Almost all condos have rules about what can and cannot be done on association grounds. Most recreational activities are forbidden except for areas designated for recreation. Unless you have a bike path, scooter park, or other recreational venue as part of your common grounds your association probably has these rules as well. Check your by-laws to confirm. If you don’t have the rules, adopt then at your next Board meeting. Also, check with your insurer to see what coverage you have for such activity. You may be surprised to learn that your insurer doesn’t want any of these things going on at your property either. It’s all about liability.

Once the rules are in place and known, it is time to take action against the offenders. You will notice that your by-laws do not refer to “kids” as this is a discriminatory term. The rules are against the activity, not the age or type of person performing the activity. If you have a property manager, you can ask them to document the offenses as reported by unit owners. You can hire a security company to come document the offenses. Offenders must be notified in writing that they have committed a violation and invited to speak to the Board about the offense. If the Board is satisfied that the offense occurred, they can then issue a fine as outlined in the by-laws. Fines usually get the offenders attention and the behavior should stop.

At the same time, why not try and use some Public Relation skills to help alleviate the problem? Send out notices about insurance premiums that will skyrocket if someone is injured on association property. Send out safety literature about proper places to use bikes and scooters. Perhaps there is a skate park nearby? Many towns now provide these for recreation. Speed bumps, permanent or temporary, may also decrease the unwanted activity as they pose a physical barrier to bikers and skaters.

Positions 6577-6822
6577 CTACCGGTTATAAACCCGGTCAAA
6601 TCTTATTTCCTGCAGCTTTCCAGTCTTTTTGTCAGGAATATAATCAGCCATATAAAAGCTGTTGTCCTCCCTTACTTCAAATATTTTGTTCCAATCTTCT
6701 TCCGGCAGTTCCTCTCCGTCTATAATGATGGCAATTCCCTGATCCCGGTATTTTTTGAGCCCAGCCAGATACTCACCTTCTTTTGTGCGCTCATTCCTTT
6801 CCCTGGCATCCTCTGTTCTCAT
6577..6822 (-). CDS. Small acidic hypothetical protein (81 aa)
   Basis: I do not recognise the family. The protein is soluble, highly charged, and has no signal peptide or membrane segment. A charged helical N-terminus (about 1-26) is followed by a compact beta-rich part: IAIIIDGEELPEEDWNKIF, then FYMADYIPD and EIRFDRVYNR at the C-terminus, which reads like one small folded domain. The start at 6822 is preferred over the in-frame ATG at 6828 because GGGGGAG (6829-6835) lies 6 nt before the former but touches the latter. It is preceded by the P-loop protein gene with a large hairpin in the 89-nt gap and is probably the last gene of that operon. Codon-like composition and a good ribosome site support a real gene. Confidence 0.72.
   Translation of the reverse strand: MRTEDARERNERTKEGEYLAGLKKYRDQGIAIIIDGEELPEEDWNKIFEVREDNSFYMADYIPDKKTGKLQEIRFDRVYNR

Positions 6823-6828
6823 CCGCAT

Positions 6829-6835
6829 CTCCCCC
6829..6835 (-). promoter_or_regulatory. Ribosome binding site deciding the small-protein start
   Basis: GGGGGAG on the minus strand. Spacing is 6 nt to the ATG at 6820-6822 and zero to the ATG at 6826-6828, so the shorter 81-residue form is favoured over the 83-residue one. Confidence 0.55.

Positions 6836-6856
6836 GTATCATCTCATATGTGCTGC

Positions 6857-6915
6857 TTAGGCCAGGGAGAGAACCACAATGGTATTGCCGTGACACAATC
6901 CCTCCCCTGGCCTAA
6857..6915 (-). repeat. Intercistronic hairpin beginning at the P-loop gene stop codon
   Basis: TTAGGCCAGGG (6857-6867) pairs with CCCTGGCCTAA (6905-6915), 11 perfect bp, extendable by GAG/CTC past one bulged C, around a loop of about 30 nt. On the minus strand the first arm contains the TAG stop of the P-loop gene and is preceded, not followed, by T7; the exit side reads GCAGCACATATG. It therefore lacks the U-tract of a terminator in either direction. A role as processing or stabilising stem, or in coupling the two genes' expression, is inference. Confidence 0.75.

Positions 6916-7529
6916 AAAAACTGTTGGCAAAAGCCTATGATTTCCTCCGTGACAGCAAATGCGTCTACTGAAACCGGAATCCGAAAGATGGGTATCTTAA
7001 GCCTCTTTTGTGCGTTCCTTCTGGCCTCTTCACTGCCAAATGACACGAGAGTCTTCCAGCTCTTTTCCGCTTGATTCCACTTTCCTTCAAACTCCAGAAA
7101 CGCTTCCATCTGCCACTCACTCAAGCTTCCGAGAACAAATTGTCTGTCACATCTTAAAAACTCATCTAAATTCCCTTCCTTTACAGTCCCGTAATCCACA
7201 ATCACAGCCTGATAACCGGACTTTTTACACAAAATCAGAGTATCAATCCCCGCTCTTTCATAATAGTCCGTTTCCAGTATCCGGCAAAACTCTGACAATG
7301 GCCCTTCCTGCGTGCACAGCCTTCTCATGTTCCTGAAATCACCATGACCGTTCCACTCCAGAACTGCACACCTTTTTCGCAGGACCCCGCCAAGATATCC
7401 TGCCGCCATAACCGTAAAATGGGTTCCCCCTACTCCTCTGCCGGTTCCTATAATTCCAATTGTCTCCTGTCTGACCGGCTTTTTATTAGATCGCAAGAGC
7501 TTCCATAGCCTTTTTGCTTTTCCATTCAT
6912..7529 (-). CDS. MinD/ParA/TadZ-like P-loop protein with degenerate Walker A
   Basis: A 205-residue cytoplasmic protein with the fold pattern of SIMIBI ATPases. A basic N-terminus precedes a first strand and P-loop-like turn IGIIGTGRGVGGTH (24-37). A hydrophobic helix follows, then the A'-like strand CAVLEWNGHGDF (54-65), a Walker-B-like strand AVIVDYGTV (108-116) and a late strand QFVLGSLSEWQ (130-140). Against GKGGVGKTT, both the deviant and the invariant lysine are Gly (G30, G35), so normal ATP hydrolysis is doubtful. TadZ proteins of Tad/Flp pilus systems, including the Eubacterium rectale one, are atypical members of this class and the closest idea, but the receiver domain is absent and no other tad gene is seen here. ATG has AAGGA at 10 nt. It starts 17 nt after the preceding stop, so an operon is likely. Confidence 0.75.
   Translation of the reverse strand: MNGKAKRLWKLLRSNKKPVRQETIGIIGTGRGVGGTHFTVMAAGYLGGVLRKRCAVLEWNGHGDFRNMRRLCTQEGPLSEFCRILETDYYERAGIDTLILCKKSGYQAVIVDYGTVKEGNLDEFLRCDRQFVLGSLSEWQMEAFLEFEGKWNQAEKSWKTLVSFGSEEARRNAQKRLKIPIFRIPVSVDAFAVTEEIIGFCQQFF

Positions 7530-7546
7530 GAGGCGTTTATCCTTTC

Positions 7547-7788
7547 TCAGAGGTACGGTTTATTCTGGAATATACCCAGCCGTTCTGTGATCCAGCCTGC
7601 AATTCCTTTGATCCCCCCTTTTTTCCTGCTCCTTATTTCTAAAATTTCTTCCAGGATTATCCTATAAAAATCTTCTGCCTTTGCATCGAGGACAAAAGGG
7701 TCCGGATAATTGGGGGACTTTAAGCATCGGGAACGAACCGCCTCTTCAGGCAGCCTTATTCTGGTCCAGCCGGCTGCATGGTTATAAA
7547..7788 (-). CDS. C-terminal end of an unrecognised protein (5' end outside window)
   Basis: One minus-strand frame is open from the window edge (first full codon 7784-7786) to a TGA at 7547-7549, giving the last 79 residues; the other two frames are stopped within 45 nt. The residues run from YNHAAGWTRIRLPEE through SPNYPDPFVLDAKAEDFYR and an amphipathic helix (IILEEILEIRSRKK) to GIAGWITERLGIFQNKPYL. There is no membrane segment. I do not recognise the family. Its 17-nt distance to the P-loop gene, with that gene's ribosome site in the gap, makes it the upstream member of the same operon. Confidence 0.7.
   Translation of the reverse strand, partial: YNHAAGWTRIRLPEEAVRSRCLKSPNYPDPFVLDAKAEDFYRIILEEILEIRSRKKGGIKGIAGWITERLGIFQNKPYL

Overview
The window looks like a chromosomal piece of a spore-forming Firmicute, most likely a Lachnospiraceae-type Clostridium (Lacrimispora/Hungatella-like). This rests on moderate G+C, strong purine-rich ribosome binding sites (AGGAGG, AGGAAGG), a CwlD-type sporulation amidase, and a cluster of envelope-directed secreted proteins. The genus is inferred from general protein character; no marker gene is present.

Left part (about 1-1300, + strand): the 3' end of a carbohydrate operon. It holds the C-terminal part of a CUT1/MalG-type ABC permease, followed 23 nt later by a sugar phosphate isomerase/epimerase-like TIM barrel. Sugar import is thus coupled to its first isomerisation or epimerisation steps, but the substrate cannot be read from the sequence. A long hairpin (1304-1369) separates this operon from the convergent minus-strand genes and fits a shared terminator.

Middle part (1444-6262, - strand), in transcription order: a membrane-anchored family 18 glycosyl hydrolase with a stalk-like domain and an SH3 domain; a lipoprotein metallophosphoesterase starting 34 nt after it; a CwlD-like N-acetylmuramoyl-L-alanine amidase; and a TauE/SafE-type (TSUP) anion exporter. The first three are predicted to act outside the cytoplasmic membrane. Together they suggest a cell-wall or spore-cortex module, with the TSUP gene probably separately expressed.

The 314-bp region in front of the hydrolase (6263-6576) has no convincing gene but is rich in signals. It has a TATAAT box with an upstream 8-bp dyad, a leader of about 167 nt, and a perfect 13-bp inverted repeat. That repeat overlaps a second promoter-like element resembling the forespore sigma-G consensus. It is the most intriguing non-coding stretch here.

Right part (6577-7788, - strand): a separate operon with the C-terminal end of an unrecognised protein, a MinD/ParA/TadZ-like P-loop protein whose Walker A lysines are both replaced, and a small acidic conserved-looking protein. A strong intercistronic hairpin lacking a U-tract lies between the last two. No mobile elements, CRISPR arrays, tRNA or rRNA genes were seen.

The bottom line is safety. As a volunteer leader of your community you want your residents to be safe. You want to protect your association from liability and you want residents to have a positive experience living in your community. No one wants to play condo cop and issue offense letters and fines to residents but you do need to correct the behavior. My guess is that if you employ some of these tactics, you’ll do just that. Good luck!

Condo Dog Battle Has This Owner Howling!

Monday, March 17th, 2014

J.B. from New Haven County writes:

Dear Mister Condo,

Hi! I have lived in a condo association for 12 years in New Haven. For 11 of those years I have had 2 dogs. I have unknowingly been in violation of the bylaws for these 11 years. Our by-laws state that we can only have 1 dog and 2 cats. I have 2 dogs, 0 cats. Just recently we received notification that they would be enforcing the pet regulations, and if we do not comply we will be hit with progressively increasing fines. I have tried to research this with regard to a grandfather clause. I understand that Florida has a law that after 5 years of unenforced regulation, they cannot require a person to give up their pet but they can enforce from any new owners/pets from a point forward. The notification went to all unit owners. I am not being singled out, but after 11 years of owning my dogs, without enforcement – knowing several other owners also have 2+ dogs, I would think I would be grandfathered. Could I get your thoughts?